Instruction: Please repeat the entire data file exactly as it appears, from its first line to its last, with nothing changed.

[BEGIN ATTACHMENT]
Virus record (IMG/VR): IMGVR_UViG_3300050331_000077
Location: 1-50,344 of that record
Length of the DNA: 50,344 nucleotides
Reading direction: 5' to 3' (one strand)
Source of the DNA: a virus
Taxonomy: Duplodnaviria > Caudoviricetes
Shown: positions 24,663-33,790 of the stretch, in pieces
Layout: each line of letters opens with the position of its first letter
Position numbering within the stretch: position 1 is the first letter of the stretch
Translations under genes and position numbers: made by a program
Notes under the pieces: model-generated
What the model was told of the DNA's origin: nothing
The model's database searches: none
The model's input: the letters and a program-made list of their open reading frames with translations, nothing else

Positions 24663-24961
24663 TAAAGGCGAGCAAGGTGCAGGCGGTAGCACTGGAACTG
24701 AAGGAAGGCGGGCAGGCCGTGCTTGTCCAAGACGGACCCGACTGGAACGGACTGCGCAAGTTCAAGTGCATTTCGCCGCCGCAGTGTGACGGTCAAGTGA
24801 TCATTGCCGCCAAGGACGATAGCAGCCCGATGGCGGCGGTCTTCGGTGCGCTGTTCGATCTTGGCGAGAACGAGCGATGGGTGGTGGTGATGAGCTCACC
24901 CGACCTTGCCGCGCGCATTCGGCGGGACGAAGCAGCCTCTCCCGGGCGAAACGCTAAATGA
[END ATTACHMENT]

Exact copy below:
Virus record (IMG/VR): IMGVR_UViG_3300050331_000077
Location: 1-50,344 of that record
Length of the DNA: 50,344 nucleotides
Reading direction: 5' to 3' (one strand)
Source of the DNA: a virus
Taxonomy: Duplodnaviria > Caudoviricetes
Shown: positions 24,663-33,790 of the stretch, in pieces
Layout: each line of letters opens with the position of its first letter
Position numbering within the stretch: position 1 is the first letter of the stretch
Translations under genes and position numbers: made by a program
Notes under the pieces: model-generated
What the model was told of the DNA's origin: nothing
The model's database searches: none
The model's input: the letters and a program-made list of their open reading frames with translations, nothing else

Positions 24663-24961
24663 TAAAGGCGAGCAAGGTGCAGGCGGTAGCACTGGAACTG
24701 AAGGAAGGCGGGCAGGCCGTGCTTGTCCAAGACGGACCCGACTGGAACGGACTGCGCAAGTTCAAGTGCATTTCGCCGCCGCAGTGTGACGGTCAAGTGA
24801 TCATTGCCGCCAAGGACGATAGCAGCCCGATGGCGGCGGTCTTCGGTGCGCTGTTCGATCTTGGCGAGAACGAGCGATGGGTGGTGGTGATGAGCTCACC
24901 CGACCTTGCCGCGCGCATTCGGCGGGACGAAGCAGCCTCTCCCGGGCGAAACGCTAAATGA